Anyone interested in hearing more about the novel featuring Emily Dickinson can read an article I published a few years ago about her and how I’m utilizing her in my novel. The book is about a young woman who is being abused, and wants revenge, and she gains an unlikely and surprising partner.


TSR:  Is the horror genre your first love?

Erin:  I like it quite a bit, especially gothic horror. I found a place I’m gelling in within it. I like being in the horror community as much as the historical community. I also love fantasy and science fiction. However, I’m really enjoying writing gothic and dark fiction. Lately, I’ve just been playing around mixing the historical and gothic together and loving it. I like my settings near the water, but set in historical time periods and in international locations. I love researching legends like the Loch Ness Monster. I love curses with mummies and anything archaeology related that might have a supernatural twist. I especially like sea monsters and ominous atmospheric work. I’m having so much fun with it.

In studying literature at university, I read many classics. Though I tease several of my male author friends for being fans of Ernest Hemingway, I prefer F. Scott Fitzgerald. I like, and have studied, the work of Leo Tolstoy, Edith Wharton, Washington Irving, Edgar Allan Poe, Rebecca Du Maurier, Nathaniel Hawthorne, Charles Dickens, Robert Louis Stevenson, Harper Lee, Joyce Carol Oates, Oscar Wilde, Ray Bradbury, H.P. Lovecraft, and I could go on, but these are what come to the top of my head.

If you examine these above, many of the works by these authors have gothic connections. If you want to write horror, especially with gothic undertones, this is a great list to work on reading. So in this regard, I guess in a way, it is one of my top loves! Many, or most, of these authors inspire my own writing. Who knew? As anyone with a muse knows, it’s not within our control where the stories take us! Maybe it’s some channeling of an author from my ancestral line: Nathaniel Hawthorne!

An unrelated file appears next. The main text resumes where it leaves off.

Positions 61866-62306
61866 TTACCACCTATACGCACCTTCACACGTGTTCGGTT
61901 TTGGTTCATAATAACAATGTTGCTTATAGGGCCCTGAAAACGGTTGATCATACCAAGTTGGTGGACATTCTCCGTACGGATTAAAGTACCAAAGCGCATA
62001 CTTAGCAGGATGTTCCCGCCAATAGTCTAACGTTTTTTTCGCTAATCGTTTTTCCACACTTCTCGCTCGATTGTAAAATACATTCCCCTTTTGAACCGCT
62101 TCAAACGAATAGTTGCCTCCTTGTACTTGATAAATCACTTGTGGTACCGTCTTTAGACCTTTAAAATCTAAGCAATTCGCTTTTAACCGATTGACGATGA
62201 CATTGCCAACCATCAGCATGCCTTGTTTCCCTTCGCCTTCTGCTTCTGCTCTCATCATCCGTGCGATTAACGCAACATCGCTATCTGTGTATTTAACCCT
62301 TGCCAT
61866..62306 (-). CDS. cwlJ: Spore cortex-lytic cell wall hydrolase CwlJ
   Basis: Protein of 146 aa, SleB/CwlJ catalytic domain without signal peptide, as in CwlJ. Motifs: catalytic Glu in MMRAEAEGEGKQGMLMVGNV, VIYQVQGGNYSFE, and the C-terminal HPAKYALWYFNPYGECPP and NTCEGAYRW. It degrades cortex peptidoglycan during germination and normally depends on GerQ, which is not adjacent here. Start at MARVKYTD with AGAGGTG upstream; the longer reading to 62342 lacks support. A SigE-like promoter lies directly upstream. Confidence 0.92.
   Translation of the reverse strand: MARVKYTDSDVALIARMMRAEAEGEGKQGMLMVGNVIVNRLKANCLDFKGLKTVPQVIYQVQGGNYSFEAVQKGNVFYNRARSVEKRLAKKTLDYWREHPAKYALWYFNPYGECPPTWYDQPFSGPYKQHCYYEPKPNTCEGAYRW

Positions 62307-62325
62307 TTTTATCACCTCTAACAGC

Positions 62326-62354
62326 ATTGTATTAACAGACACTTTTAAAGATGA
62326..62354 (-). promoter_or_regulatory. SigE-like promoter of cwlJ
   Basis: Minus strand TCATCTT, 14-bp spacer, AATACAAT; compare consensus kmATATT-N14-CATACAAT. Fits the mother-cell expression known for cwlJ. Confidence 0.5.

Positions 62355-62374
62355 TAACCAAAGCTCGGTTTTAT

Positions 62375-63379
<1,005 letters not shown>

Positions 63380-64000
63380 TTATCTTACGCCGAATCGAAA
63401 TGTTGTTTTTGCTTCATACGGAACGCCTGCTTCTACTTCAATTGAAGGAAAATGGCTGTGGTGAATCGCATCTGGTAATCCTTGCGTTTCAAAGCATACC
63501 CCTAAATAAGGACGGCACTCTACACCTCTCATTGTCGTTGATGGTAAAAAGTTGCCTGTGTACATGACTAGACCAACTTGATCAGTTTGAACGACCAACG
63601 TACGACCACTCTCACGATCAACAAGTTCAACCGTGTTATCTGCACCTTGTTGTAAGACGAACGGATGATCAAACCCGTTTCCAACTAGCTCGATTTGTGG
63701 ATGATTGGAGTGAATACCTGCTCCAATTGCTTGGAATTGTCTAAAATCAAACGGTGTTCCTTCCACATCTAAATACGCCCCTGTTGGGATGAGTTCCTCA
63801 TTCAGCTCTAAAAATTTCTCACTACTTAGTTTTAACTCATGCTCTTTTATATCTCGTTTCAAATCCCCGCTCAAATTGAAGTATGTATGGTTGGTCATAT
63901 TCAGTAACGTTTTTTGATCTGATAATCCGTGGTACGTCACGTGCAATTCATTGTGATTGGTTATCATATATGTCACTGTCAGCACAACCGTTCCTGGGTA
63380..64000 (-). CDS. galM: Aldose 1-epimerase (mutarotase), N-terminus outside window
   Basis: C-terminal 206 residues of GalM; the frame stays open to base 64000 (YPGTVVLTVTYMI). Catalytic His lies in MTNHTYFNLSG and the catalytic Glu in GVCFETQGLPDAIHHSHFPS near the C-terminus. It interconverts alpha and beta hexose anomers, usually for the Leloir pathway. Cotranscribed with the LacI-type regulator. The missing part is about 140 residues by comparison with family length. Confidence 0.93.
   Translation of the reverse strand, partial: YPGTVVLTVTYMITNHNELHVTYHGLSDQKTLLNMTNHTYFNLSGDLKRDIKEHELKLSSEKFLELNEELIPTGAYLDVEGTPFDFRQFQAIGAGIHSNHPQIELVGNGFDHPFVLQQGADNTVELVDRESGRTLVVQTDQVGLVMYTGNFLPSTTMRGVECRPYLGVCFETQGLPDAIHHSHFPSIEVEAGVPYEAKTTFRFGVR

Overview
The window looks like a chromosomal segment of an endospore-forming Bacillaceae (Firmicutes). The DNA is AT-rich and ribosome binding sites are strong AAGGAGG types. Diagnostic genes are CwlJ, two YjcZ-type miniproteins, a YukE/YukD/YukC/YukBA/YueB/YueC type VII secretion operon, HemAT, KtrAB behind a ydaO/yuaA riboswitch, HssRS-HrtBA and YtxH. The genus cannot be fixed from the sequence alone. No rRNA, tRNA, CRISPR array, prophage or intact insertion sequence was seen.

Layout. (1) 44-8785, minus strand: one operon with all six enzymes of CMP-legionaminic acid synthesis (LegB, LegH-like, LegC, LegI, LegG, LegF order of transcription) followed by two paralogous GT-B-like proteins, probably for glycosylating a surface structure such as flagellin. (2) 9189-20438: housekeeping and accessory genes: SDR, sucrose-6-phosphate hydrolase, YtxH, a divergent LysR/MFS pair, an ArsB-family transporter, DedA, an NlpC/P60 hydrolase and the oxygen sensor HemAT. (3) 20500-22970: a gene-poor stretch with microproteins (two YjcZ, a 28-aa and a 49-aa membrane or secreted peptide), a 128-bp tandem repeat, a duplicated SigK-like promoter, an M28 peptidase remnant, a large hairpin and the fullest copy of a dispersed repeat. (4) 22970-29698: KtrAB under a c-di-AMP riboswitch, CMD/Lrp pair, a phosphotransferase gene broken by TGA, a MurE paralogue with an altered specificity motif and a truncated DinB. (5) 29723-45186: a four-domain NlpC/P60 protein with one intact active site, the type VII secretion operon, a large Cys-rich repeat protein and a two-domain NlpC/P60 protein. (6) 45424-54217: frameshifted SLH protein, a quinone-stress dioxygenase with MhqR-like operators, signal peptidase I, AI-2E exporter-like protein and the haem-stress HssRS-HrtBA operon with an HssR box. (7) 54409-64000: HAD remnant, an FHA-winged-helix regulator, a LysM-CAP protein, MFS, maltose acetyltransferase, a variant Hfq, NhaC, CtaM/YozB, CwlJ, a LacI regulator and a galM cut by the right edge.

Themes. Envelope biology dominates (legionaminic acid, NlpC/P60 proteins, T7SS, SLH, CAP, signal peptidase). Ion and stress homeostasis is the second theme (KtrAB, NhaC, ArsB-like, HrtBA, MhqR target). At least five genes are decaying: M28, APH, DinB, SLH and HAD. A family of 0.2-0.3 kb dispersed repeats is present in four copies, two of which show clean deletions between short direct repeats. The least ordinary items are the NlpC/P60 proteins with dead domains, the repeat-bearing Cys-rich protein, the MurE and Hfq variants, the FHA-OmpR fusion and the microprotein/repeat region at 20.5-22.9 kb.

I suppose my writing just began tending toward dark fiction if I write truly from my heart. I’ve done some soul searching in the last few years. I’m full of emotions and passions and they propel me to write and purge me and heal me as the words spill across the page. I’ve dealt with so much death and heartache in my life, always trying to maintain an outward positive attitude. So writing is a way for me to funnel my pain. Many times that equates into dark fiction. It’s a way to address fears for me and to funnel stress and past or current scars and hurts. Dark doesn’t necessarily mean bad to me. It’s a way to overcome fears and remind us how we can see light within the dark, at times. Many people don’t care for poetry, but for me it’s a very expressive element.

TSR:  What is it like working with the many horror writers you are involved with?

Erin:  It’s funny, because I never thought I’d be this involved in horror, just primarily history or mystery. I had met some of the Samhain authors and helped promote them, voluntarily, right as the Samhain Horror line opened in 2011, about five years ago. Brian Moreland was my first friend and he and I are still really good friends. Brian was published by traditional publishers, Penguin/Berkley, way before he was published by Samhain, and so he had a large following and was respected by many authors. I told Brian I would review his first book released by Samhain, but only if I could read it in the daytime! I did most of my reading at the time at night, but didn’t want nightmares. He chuckled at me. He still chuckles at me about that. I spent hours in the car, waiting in my children’s school pick-up line, reading “Dead of Winter.” I LOVED this book, in fact it’s still one of the best books I’ve ever read, and since then, I’ve been delving further into horror. I thought to myself, “if a guy this nice can write horror this absorbing and gut wrenching that makes me FEEL again, maybe I shouldn’t avoid it after all.”  I told him his book emotionally spent me, but he took it as a compliment, which it was…